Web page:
Narodnaja Volya (newspaper)

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Narodnaja Volya
Narodnaya volya.jpg
TypeDaily newspaper
Formatbroadsheet
Founded1995
Political alignmentopposition to Alexander Lukashenko
LanguageBelarusian, Russian
Headquarters34a Engelsa str., Minsk, Belarus
Circulation55,000
Websitewww.nv-online.info

Narodnaja Volya (Belarusian and Russian: Наро́дная во́ля; Belarusian pronunciation: [naˈrodnaja ˈvolʲa]; English: "The People's Will") is an independent opposition newspaper founded by Iosif Seredich [be].[1]

Since its launch, it was opposed to the Alexander Lukashenko regime and served as a tribune for critics of the government. For that reason, Narodnaja Volya was always harassed by authorities, survived several closures and numerous huge fines.[2][3] The journalists received death threats, were arrested and questioned by the police and KGB.[4][5][6][7]

Through the years such prominent persons as oppositionist Andrei Sannikov,[8], journalists Ivan Makalovich [be],[9] and Alexander Feduta [be],[10] writer Semen Bukchin,[11] professor Vyacheslav Orgish,[12] oppositionist Anatoly Lebedko[13][14] were among Narodnaja Volya’s authors.[15]

Establishment and Early Years[edit]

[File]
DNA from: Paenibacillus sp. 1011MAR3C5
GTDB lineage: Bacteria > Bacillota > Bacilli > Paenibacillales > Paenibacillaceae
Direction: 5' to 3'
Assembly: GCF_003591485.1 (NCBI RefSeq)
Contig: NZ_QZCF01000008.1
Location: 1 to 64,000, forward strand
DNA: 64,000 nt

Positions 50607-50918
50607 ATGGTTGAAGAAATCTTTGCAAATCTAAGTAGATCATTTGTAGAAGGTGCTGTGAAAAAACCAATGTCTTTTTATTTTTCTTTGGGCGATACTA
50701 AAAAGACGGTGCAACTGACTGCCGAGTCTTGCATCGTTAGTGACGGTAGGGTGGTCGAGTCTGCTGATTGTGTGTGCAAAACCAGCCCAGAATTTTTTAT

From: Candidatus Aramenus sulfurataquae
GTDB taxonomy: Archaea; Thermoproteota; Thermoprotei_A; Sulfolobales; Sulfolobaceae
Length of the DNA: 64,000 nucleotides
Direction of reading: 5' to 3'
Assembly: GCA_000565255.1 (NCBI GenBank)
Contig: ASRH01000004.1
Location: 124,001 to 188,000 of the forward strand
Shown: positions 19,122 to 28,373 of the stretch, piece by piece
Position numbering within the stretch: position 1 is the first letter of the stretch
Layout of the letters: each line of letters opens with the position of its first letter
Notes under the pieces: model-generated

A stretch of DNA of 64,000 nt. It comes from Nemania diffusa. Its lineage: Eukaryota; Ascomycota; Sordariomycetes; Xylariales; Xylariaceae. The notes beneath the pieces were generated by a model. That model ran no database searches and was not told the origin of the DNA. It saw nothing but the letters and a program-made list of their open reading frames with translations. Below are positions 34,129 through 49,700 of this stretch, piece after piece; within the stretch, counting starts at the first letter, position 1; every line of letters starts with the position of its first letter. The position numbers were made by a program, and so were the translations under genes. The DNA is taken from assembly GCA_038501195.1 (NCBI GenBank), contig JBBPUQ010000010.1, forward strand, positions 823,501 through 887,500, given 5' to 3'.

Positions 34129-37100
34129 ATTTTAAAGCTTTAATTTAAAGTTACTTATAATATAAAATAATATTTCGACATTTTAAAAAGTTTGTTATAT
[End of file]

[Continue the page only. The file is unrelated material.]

On March 17, 1995, Belarusian president Alexander Lukashenko fired Iosif Seredich from his post of the editor-in-chief at Narodnaja Gazeta. However, according to the state’s law, only the Parliament could reappoint chief editors. After the dismissal, Seredich launched his independent newspaper and called it Narodnaja Volya.[16]

The first issue of Narodnaja Volya was published on July 11, 1995.[17] The publication had to use print shops in Vilnius, Lithuania, from December 1995 to early 1998. The pressure from the International community forced Belarusian authorities to allow printing within the country.[18] By November 1997, its circulation was 55,000. The printing was moved to Minsk, Belarus in the private publishing house "Magic". It became the largest independent newspaper in Belarus.[19] Seredich served as the editor-in-chief, and the deputy chief editor was Ivan Makalovich.[20]

2000s[edit]

Lawsuits and Fines[edit]